Money is always a topic that comes up when planning a trip.
Right from the start money is critical to the entire equation. How much is the trip going to cost? Flights, accommodation, insurance, tours and so on.
Once you have these all squared away comes down to the nitty-gritty, usually closer to the trip. Do I need cash or will I used my credit card? If I need cash, how much and in what currencies?
Many years ago, I crossed travellers cheques off my list of cash options – way to fiddly to use. We had an instance in Tonga, where a traveller in our group had her bag stolen, with all her travellers cheques in it – she couldn’t get them reimbursed before we left, so was without cash the entire trip. In some places trying to change travellers cheques will be next to impossible. I don’t recommend them.
In most instances you will need at least some cash in the local currency of the place you are travelling. But this entirely depends on the country and your plans. For instance, pretty much everywhere in the USA will take a credit card. I have spent weeks in the US and only used a handful of dollar notes for tips, using my credit card for everything. Other countries such as Japan, you will find credit cards aren’t readily accepted & cash is required. The chances of getting robbed or mugged is very slim in Japan though, so this isn’t high risk to carry cash on you. Some places such as parts of Asia have their own currencies, but also will readily accept US dollars and/or currency from the neighbouring countries. Laos is such a place – Laos Kip, Thai Bhat and US dollars are all readily accepted and you can get back change in any of these currencies too.
If we are travelling somewhere, where a credit card is a good option, often we will just take out one credit card with us for the day, leaving the second card back in the safe of the place we are staying. This means in the event of something unforeseen, one card is safely locked away.
I’ve recently looked into a preloaded travel card which a number of banks seem to now offer. Maybe I’m missing something but I simply can’t see the benefit to this? Why not just use your Visa card in the first place? The only benefit to the card I can see, is to put money into the bank via more fees. Bugger that!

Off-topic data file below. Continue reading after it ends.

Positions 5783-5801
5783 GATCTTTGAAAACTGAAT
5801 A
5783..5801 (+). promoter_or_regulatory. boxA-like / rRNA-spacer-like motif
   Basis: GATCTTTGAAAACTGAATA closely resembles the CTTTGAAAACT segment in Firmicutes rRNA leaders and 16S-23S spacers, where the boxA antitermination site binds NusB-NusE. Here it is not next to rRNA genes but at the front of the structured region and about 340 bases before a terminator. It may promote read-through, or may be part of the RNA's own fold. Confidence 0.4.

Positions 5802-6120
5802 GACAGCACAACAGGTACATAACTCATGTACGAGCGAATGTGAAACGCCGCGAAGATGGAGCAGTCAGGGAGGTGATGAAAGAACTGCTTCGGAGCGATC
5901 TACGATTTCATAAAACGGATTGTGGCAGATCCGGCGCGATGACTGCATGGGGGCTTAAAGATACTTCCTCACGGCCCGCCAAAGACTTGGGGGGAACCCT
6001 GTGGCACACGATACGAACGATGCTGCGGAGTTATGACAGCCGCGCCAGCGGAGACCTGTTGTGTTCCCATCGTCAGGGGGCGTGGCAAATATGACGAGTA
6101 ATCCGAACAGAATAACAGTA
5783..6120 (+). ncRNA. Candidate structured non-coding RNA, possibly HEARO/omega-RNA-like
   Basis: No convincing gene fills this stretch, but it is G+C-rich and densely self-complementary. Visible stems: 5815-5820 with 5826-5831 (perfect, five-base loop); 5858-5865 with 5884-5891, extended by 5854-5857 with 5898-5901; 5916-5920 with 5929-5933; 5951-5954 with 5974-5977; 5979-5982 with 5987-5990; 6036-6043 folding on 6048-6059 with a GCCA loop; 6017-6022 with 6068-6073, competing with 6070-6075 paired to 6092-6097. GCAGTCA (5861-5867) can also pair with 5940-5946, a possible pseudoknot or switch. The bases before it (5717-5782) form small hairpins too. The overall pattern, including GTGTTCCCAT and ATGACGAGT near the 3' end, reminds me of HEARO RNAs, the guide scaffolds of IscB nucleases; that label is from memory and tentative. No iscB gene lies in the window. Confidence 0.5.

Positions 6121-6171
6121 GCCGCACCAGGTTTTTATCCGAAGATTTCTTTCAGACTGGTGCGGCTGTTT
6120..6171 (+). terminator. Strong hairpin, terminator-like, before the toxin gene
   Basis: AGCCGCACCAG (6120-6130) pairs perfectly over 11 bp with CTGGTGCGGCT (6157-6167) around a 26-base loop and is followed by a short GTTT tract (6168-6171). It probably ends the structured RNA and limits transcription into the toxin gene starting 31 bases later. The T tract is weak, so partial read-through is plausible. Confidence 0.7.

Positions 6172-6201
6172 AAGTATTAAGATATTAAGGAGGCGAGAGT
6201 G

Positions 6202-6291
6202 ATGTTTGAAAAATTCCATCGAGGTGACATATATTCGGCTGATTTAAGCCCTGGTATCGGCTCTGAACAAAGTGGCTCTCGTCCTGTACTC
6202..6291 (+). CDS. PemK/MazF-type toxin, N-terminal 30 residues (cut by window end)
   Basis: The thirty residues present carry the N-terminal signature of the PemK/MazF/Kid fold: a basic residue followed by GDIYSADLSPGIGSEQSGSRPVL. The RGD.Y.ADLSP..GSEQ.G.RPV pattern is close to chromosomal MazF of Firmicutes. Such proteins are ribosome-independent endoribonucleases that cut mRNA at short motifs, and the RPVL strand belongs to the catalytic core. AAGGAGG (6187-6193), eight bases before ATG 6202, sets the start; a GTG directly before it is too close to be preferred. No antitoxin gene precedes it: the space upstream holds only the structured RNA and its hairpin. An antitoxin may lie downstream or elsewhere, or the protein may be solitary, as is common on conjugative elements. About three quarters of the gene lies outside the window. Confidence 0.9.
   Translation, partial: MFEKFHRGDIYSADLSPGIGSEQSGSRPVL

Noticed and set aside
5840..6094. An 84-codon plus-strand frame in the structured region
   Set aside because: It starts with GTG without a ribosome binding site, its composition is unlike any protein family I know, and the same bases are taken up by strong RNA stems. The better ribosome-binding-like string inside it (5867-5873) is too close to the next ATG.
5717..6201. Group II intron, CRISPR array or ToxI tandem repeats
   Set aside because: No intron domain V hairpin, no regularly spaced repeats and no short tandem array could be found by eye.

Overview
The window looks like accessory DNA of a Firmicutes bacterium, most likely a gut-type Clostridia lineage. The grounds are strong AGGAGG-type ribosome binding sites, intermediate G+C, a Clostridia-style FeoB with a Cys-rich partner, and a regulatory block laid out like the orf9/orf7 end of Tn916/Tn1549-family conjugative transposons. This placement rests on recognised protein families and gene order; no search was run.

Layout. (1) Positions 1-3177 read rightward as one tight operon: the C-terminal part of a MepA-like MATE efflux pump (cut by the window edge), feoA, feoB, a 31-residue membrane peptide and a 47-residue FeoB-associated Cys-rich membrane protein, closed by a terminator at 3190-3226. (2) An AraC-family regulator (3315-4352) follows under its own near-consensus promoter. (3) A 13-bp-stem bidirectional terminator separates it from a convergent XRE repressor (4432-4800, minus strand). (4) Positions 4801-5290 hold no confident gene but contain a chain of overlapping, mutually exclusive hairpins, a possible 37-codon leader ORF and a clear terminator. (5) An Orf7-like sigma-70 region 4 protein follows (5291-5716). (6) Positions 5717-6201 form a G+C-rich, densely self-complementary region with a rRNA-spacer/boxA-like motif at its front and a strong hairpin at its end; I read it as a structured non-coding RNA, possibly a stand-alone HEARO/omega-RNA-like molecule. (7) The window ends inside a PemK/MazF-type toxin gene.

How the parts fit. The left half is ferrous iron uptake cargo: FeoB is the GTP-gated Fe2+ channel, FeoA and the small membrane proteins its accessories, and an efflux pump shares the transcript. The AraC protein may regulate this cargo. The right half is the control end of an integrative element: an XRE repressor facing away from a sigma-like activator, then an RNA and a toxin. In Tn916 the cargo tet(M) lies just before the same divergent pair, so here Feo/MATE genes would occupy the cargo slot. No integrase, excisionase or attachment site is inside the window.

So it looks like we are back to the same old story with using cash for smaller and credit cards for larger purchases. However, as much as possible, I prefer to pay as much of the trip off in advance to spread the cost and have it mostly paid off before I go.
In terms of how much cash you will actually need to get before you go, that’s tricky. I usually work out how many meals per day I need to purchase. I check a few menus of places we will likely dine, this gives a rough idea of the cost of eating. Then I factor in a couple of drinks and a snack per day. Then add in expected entrance fees, donations to museums or temples. Transport can be a big expense – getting from/to the airport and then around and about. Then add a bit more for incidentals you hadn’t thought of.
Once we have been to the bank to get the cash, we will then typically then split up the money between us. At times I have been known to sew the majority of my cash into my pocket. The only time it comes out of my pocket is when it goes into the safe in the hotel. We aren’t talking thousands of dollars, but why take the chance of loosing it even a small amount or having it stolen. Either is a complete pain the butt and a waste of valuable holiday time.
Its also important to think about a contingency – what happens if you need to urgently leave the country, say due to a natural disaster. Do you have the funds to do this, either in cash or available credit card balance? Worth keeping in mind. Sure you may have travel insurance but it doesn’t hurt to have another escape route.
I’d be interested to know what others do in terms of holiday spending money?